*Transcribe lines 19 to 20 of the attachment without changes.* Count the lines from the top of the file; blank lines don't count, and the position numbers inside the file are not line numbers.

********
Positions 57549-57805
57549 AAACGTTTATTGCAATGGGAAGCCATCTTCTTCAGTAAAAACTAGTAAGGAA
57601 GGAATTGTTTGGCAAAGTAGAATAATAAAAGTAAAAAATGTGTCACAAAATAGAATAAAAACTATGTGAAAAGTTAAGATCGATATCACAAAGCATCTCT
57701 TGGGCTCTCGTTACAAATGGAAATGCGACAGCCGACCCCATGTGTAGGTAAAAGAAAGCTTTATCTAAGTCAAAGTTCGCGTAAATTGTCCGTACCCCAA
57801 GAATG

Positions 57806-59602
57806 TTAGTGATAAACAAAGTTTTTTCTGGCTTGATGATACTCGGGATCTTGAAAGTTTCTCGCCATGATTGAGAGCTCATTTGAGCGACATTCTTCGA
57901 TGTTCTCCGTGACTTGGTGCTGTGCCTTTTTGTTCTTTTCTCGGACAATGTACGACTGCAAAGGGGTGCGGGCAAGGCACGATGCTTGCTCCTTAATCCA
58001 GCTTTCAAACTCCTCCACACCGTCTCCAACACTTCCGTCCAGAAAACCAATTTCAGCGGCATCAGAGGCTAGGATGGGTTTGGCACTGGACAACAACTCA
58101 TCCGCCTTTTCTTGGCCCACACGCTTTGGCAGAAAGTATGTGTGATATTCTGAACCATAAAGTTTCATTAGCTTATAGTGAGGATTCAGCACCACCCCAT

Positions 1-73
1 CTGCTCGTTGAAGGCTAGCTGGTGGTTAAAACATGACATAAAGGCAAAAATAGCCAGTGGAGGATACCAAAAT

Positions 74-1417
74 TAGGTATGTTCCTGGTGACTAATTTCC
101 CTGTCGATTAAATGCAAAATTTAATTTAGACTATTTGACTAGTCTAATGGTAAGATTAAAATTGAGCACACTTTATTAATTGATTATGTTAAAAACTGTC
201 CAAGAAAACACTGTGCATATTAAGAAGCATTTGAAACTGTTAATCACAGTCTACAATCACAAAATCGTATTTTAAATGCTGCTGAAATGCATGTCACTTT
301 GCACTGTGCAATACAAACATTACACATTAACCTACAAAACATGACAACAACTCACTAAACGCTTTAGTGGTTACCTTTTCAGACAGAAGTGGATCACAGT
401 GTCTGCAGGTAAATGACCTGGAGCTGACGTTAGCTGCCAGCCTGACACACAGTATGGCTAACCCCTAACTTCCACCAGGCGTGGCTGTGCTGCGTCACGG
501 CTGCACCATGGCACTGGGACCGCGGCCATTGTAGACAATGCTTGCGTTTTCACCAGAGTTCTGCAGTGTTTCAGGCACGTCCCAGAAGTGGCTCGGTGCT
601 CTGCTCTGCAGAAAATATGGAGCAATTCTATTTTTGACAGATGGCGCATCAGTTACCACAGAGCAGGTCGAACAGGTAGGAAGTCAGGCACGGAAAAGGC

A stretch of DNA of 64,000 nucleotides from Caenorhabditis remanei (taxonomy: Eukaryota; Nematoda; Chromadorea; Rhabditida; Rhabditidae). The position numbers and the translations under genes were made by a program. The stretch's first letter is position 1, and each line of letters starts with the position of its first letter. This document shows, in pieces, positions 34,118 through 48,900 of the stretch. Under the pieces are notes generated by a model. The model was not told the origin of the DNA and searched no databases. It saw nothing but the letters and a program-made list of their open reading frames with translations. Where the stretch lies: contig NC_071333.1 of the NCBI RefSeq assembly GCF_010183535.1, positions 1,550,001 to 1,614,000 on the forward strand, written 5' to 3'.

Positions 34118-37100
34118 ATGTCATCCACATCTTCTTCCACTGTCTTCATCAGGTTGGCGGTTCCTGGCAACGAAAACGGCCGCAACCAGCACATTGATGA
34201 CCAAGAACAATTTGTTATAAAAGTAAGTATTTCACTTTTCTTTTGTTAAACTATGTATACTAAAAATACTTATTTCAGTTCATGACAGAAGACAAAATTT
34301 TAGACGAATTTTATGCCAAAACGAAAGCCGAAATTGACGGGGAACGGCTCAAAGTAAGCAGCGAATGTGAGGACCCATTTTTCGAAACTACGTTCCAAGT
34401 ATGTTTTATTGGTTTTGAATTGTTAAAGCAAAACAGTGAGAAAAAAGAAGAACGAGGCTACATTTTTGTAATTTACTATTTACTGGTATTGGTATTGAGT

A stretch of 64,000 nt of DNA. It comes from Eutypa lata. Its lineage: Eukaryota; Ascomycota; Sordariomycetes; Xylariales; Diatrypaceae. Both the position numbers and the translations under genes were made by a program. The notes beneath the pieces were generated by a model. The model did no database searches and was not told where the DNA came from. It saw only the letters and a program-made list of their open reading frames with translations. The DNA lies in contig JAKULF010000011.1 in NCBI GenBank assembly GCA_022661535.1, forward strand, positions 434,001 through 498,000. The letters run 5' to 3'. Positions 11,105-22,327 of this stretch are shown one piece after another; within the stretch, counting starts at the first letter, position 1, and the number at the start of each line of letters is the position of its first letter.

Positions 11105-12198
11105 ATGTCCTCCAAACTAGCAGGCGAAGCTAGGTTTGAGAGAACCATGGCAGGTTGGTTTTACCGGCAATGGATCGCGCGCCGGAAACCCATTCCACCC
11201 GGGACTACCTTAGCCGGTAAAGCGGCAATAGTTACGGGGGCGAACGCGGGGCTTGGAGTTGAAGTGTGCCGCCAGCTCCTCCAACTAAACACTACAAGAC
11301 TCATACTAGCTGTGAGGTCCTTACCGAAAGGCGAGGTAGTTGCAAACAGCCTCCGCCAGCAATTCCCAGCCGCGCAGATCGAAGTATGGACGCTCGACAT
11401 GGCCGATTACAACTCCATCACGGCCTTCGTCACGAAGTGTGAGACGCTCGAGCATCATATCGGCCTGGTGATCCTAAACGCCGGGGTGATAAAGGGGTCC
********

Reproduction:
501 CTGCACCATGGCACTGGGACCGCGGCCATTGTAGACAATGCTTGCGTTTTCACCAGAGTTCTGCAGTGTTTCAGGCACGTCCCAGAAGTGGCTCGGTGCT
601 CTGCTCTGCAGAAAATATGGAGCAATTCTATTTTTGACAGATGGCGCATCAGTTACCACAGAGCAGGTCGAACAGGTAGGAAGTCAGGCACGGAAAAGGC